Faster, Cheaper and Stronger
On one quiet night in Beirut, while deciding what to do, one of my friends suggested we go to ‘Ahla Alam’. I could not argue that ‘Ahla Alam’, which translates directly into “the most beautiful world” but in context is used to say “the best of people”, did not sound appealing or tempting. To my surprise, it turns out that this place is Beirut’s very own drive-through alcohol store. My friends laughed as I exclaimed, “Isn’t drinking and driving illegal, let alone dangerous?”
After further inquiry, I found out that alot of Lebanese teenagers take refuge in this accommodating service. ‘Ahla Alam’ consists of a counter that overlooks the sidewalk, extending into a large archive of alcohol bottles and snacks that go hand in hand with a nice strong drink. What makes ‘Ahla Alam’ special is that you have a choice: you can either self-serve, or walk up to the counter and watch your drink being made, or you can order it from the young boy that walks up to your car, takes your order and brings the drink to you. 22-year-old Mohamad S., a tourism student at the Lebanese University (LU), said that there is nothing to do in Lebanon but get drunk; and he cannot afford to party in the night clubs, so he goes to “Ahla Alam.” A landscape design student at the American University of Beirut (AUB), Mohamad H. explained that “it is the perfect solution; we can just stop at ‘Ahla Alam’ on our road trip, get some strong drinks for cheap, and continue on our way.” According to Walid B., a 23-year-old Adidas employee, it is more convenient to stop there since it is “faster, cheaper and stronger”. Magd A., a 21-year-old management student at the Lebanese American University (LAU), told me in an effort to relieve my concern that they don’t get “too drunk to drive”: “We know our limits and we don’t drink to the point of losing control; those that can’t handle their liquor should not be drinking and driving.” Mandy Assaf explained that it’s the only way to get drunk for three thousand Lebanese liras, although she knows her limits and would not drink to the point of losing control. Farah Ghannoum, on the other hand, has been to ‘Ahla Alam’ but would not be disappointed if they shut it down. “I just don’t bother doing anything about it; people believe in their best judgment and they need to reach their own conclusions,” she said. In a country where the youth are both bored and lazy, a drive-through alcohol place seems like a dream come true, especially one that fills a plastic cup with three quarters alcohol and one quarter anything else, seals it with a cover and tops it off with a straw; perfect for drinking while driving.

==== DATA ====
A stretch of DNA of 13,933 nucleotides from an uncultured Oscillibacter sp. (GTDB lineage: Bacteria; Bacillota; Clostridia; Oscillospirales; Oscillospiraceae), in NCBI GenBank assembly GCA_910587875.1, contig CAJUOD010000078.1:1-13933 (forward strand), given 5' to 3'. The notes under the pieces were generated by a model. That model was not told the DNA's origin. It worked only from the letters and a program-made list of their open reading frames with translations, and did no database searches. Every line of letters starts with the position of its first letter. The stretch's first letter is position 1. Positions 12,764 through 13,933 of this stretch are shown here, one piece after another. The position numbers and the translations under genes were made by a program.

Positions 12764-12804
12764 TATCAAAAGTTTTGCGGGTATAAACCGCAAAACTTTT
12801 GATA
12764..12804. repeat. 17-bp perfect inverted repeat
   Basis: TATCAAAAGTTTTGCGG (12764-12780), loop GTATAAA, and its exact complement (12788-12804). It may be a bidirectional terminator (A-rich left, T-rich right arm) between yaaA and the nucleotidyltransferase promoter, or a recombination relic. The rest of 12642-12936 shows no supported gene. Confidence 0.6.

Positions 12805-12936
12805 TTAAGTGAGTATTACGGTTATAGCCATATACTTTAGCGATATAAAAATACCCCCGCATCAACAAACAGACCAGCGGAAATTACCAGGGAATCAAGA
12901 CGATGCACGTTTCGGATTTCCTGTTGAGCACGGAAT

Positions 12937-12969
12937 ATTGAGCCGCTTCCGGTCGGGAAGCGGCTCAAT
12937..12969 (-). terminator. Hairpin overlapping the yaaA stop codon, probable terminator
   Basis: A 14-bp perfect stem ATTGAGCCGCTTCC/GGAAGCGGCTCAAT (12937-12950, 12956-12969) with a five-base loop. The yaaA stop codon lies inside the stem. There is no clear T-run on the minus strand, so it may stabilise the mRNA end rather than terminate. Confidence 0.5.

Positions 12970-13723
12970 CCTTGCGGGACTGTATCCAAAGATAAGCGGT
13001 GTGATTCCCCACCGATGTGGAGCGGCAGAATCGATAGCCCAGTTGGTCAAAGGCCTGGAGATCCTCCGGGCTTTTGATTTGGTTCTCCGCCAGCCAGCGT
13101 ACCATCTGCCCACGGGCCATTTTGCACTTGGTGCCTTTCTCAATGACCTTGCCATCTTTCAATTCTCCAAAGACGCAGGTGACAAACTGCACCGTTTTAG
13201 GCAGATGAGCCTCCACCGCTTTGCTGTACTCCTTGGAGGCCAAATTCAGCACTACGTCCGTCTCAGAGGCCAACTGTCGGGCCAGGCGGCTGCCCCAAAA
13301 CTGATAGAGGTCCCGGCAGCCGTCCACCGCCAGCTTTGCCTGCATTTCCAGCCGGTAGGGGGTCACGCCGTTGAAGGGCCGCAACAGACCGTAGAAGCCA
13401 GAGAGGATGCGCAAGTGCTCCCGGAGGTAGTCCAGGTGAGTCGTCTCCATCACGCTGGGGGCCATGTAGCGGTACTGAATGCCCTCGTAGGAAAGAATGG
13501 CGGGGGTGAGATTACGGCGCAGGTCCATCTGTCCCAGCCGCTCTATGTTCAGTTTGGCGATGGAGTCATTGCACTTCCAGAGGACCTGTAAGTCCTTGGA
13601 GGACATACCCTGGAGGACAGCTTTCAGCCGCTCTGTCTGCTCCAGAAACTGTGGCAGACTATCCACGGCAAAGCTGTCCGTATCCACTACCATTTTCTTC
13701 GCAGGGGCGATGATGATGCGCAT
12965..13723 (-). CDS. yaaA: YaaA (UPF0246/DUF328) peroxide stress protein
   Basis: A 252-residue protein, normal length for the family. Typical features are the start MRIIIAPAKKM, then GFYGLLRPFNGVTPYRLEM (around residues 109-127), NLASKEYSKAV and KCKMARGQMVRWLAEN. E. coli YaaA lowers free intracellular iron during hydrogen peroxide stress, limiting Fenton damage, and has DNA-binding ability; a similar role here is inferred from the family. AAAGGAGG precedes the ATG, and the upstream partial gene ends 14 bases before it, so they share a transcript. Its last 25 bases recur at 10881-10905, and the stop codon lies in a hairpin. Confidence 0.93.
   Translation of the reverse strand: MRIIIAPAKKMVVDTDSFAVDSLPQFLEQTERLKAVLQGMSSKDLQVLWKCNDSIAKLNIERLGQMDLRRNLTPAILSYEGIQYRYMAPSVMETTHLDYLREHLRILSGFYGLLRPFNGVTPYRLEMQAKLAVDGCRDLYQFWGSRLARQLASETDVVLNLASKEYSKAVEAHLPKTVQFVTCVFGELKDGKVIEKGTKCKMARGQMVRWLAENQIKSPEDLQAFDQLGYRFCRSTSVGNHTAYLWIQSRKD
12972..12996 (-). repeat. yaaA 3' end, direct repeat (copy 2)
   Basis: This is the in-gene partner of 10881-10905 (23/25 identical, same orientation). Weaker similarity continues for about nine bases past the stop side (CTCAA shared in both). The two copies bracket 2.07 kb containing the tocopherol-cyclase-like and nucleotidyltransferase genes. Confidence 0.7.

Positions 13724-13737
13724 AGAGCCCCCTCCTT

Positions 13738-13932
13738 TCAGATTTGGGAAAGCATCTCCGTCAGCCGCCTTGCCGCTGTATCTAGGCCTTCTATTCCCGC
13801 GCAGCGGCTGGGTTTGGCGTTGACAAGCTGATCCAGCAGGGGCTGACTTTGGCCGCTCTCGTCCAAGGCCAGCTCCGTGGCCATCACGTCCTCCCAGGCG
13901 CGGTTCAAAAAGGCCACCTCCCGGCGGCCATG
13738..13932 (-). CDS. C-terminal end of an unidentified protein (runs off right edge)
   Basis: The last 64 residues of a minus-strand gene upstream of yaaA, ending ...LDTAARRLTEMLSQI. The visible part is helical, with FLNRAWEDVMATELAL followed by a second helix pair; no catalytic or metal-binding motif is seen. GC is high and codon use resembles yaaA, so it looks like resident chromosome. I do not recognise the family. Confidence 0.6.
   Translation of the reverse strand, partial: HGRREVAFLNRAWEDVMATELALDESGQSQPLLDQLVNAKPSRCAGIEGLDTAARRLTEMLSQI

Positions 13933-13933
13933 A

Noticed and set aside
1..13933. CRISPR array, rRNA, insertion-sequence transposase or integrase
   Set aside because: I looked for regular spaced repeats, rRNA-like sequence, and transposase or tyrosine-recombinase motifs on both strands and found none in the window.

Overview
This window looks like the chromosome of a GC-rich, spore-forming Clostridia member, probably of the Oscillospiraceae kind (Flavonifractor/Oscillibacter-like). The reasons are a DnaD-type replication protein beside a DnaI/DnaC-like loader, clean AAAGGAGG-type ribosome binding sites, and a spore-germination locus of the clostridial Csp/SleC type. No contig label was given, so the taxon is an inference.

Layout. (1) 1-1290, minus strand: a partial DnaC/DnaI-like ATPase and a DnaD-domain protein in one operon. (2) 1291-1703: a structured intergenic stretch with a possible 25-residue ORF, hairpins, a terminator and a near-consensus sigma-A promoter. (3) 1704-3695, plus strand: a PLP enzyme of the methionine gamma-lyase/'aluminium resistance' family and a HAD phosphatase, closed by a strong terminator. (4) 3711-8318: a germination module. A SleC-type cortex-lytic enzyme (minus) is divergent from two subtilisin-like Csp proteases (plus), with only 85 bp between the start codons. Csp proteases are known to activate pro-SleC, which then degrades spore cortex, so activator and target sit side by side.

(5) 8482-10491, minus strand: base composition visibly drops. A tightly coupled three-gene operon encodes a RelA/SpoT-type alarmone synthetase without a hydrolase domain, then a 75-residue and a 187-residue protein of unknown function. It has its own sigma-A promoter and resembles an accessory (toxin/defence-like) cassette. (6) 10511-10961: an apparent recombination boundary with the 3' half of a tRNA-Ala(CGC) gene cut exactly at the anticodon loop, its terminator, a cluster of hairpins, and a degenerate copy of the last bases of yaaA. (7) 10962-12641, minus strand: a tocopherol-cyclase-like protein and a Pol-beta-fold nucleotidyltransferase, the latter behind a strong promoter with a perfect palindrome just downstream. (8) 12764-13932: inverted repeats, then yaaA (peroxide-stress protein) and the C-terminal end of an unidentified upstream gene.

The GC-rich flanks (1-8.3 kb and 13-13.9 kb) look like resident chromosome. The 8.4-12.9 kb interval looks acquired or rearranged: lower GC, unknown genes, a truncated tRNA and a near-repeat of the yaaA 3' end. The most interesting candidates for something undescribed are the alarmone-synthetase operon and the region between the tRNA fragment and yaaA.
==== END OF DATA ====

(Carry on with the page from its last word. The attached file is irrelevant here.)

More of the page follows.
‘Ahla Alam’ opened 10 years ago. Fouad, the owner, who tried to remain as anonymous as possible, was a hotel management major until he came up with the idea. There are rumors that the reason Fouad’s drinks are very strong is because he uses bad, cheap alcohol. He said, “I know that there are rumors saying my alcohol is bad, but it is the same alcohol you drink anywhere else; there is just more of it in one cup.” Apparently, that is how Fouad has set himself apart from the other cheap alcohol venues.
I feel that ‘Ahla Alam’ serves as a reflection of the Lebanese mentality. Even when it comes to a drunken night on the town the Lebanese have found a cheaper loophole. ‘Ahla Alam’ does not discriminate; it serves the young and the old, the rich and the poor. Even the clubbers pass by ‘Ahla Alam’ before the club to “3abbe ras” or “fill their heads”, which means to get ‘nice and drunk’. Ryan K., an AUB student, put it interestingly: “’Ahla Alam’ is perfect for going to that event that you don’t want to go to but you want to be drunk by the time you get there.”
KunHadi and YASA, both organizations dedicated to youth awareness on road safety had absolutely no knowledge of the existence of such a place. Mr. Fady Jubran, one of the founders of KunHadi explained that there are legal actions that can be taken and the organization will further look into this. YASA explained that even though it is illegal to drive under the influence, and since this place facilitates, if not encourages drunk driving, it is a problem but the law enforcement officials in Lebanon turn a blind eye. According to YASA, “The risk of a road traffic crash begins to increase significantly at a blood alcohol concentration (BAC) level of 0.04 grams/deciliter and rises steeply after that for each small increase in BAC.”1 You would think that the illegal blood alcohol level was a figure widely available to the public but you have to be very persistant to attain it. After several calls to various members of the police and the Civil Defense and, after many promises that they would call me back with the figure , one of them finally told me that it was 0.05%, which is about 2 standard drinks, depending on your body size.
Out of curiosity, I asked Fouad if he has had any trouble with the law and he explained that he is not doing anything illegal. Since he owns the store, he doesn’t have a brand, and he does not sell anything under the table, the law has got nothing on him. He ended the interview with a calm smile saying that “if they have a problem, they need to talk to Almaza and Stolichnaya, not me.” The only restriction that is forced upon him is that no one is allowed to drink on the sidewalk in front of his store. That is his only rule and his loyal customers are happy to oblige. As absurd as it may sound to have a drive-through alcohol store, the Lebanese seem to love it.
This article was previously published in Hibr Lubnani newspaper